Apple's investments in infrastructure, tooling, retail to jump to $15 billion in 2016

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Comments

  • Reply 41 of 79
    asciiascii Posts: 5,941member
    Quote:

    Originally Posted by digitalclips View Post





    The cost of developing and then building self driving, VTO flying, six seater personal vehicles isn't cheap!



    Well there definitely must be some new product coming, because the incremental changes to the existing lines wouldn't have cost that much to work out.

  • Reply 42 of 79
    MacProMacPro Posts: 18,012member
    ascii wrote: »

    Well there definitely must be some new product coming, because the incremental changes to the existing lines wouldn't have cost that much to work out.

    Hey I jest but I I do hope too :)
  • Reply 43 of 79
    danox wrote: »


    Nothing wrong with Captain slow, it's his ex co-host on Top Gear

    One, he's also the new co-host. On Amazon's new version of Top Gear. Two, he's a pretty cool guy too, positively mild compared to some of the cr4p hosts we see on US television.
  • Reply 44 of 79
    hmmhmm Posts: 3,405member
    Quote:

    Originally Posted by Rogifan View Post





    And some clown over at the Forbes contributor network says Apple should pay a dividend to the government because all the technology in iPhones came from government research. image

    That sounds like a pretty random comment. It's also not a true assessment. Research funding is not exclusively from government sources. Some of it is private. Universities also license patents that arise from various research, which funds more research. In that sense they may encounter liabilities directly or through the supply chain due to technology that incorporates the results of specific research. The research that resulted in such a patent or prior research that made it possible may have been funded either entirely or partly by government sources. You would have to look it up. It's actually good if licensing pays for further research regardless of who funded the original project. It means less of it may be funded through government sources.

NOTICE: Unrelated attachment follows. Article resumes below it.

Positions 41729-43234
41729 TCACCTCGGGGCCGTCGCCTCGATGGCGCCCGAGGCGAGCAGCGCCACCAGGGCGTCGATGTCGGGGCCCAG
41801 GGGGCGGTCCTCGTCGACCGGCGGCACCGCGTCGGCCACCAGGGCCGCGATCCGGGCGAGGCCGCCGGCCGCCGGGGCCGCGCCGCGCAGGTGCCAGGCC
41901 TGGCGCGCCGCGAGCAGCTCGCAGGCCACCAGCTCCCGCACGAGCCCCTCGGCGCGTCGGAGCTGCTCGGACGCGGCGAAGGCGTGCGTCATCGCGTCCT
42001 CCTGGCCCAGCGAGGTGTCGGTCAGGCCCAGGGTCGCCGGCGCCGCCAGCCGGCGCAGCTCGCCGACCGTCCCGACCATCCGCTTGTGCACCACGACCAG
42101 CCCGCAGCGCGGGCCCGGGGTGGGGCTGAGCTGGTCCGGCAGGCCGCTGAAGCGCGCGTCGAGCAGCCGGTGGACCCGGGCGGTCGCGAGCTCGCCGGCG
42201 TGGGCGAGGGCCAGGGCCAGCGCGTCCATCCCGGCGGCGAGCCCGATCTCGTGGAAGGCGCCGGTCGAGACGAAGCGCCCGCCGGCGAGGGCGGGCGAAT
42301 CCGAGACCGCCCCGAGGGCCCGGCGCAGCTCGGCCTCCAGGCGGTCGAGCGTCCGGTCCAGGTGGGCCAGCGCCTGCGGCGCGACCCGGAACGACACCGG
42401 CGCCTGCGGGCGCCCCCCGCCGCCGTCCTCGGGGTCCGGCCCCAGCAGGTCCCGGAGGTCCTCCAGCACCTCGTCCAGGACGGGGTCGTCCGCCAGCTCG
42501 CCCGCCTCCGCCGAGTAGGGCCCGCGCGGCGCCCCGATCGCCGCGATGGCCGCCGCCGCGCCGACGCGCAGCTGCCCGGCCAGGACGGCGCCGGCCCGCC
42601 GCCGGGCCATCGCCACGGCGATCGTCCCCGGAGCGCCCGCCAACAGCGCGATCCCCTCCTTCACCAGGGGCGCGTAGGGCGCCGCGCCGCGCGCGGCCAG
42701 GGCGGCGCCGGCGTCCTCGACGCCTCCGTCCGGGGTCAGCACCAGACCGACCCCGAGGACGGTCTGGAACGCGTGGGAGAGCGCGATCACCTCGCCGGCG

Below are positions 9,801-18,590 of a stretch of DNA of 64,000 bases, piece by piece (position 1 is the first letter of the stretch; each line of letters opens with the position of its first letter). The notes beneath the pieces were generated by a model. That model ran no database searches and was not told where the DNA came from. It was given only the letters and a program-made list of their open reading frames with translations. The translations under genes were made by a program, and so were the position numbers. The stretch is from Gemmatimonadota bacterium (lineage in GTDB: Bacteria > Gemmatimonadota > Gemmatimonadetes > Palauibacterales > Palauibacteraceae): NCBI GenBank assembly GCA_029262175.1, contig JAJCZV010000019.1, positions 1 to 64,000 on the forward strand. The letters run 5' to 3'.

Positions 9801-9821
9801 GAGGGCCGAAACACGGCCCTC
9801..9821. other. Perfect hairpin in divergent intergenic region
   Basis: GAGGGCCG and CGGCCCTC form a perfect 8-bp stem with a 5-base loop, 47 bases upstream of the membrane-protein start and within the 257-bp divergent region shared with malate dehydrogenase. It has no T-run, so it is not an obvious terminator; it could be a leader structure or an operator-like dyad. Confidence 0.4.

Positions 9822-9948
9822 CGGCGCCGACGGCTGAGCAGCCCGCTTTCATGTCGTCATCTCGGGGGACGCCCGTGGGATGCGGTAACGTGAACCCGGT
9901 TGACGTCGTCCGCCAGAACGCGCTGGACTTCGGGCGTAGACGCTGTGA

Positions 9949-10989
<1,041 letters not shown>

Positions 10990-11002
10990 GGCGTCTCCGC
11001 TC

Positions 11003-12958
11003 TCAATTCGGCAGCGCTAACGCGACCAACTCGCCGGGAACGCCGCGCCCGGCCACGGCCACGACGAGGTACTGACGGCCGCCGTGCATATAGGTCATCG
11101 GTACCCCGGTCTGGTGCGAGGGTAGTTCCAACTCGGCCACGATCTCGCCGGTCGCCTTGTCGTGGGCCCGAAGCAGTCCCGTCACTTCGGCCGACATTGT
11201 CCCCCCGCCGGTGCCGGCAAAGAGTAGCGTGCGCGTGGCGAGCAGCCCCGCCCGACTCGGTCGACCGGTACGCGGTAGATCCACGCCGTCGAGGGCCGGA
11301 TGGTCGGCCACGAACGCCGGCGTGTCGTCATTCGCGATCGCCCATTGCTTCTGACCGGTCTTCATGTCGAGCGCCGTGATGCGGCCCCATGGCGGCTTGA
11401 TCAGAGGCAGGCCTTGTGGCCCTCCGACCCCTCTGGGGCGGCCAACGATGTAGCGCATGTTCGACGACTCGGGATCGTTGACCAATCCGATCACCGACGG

TLDR version, don't worry about random Forbes contributor nonsense.

  • Reply 45 of 79
    jfanningjfanning Posts: 3,384member
    beltsbear wrote: »
    Because the way the economy works, you will get benefit in the end.  Germans understand this and buy their own products even at a higher cost without being forced to.  Ford knew if he paid his employees well, the benefits would come around and they did. 

    ok, let me rephrase that, as a non-american, why should my prices go up to benefit some random american?
  • Reply 46 of 79
    jfanningjfanning Posts: 3,384member
    Is that THE jfanning from Mac Rumors?

    Yeah I would be, but I don't think I have posted anything there for years

    edit: Yip, I just checked, three years to be exact
  • Reply 47 of 79
    ksecksec Posts: 1,549member
    There is nothing really new. The year before a new iPhone design has always seen a spike in R&D. If you add the TV or Cars they might or might not be working on. This seems reasonable. Lets not forget if they spend the same on Datacenter and Retail as last year, The extra are purely going to iPhone maufacturing and secret project R&D.

    Compared to the last iPhone redesign, the 6 wasn't that revolutionary, the big screen was the biggest selling point. The iPhone 7 will likely be very compelling. Down payment on TSMC 16nm FFC ( slightly better then the FF+ used in 6s ), modem , antenna and unibody redesign.
  • Reply 48 of 79
    Could it be that the train has long left the station for people buying Apple stock these days in the hope they'd make significant profit? You can compare to other stock as long as you like, Apple will always be in the current ballpark, call it under evaluated or whatever. Ok, maybe if they really really disrupt the automotive market. But other than that, for non stockholders it should not be relevant, how the stock is doing, as Apple itself is doing very wel, no?
  • Reply 49 of 79
    radarthekatradarthekat Posts: 2,973moderator
    beltsbear wrote: »
    Because the way the economy works, you will get benefit in the end.  Germans understand this and buy their own products even at a higher cost without being forced to.  Ford knew if he paid his employees well, the benefits would come around and they did. 

    That's artificial, and therefore isn't sustainable against competitive forces. Not a good idea.
  • Reply 50 of 79
    radarthekatradarthekat Posts: 2,973moderator
    Could it be that the train has long left the station for people buying Apple stock these days in the hope they'd make significant profit? You can compare to other stock as long as you like, Apple will always be in the current ballpark, call it under evaluated or whatever. Ok, maybe if they really really disrupt the automotive market. But other than that, for non stockholders it should not be relevant, how the stock is doing, as Apple itself is doing very wel, no?

    The buybacks and dividends continue to put a floor under the share price, with that floor slowly rising. This last quarter, the company bought back 122 million shares at an average price of $114.75. While 122 million fewer shares does t move the needle all that much in terms of EPS growth, that's just one quarter's worth of buybacks. It's an ongoing steady process that has moved the needle overall. But back to the share price floor, Apple paying an average price of $114.75 is a clear signal to the market that the company's management has reason to believe the shares are undervalued at that price.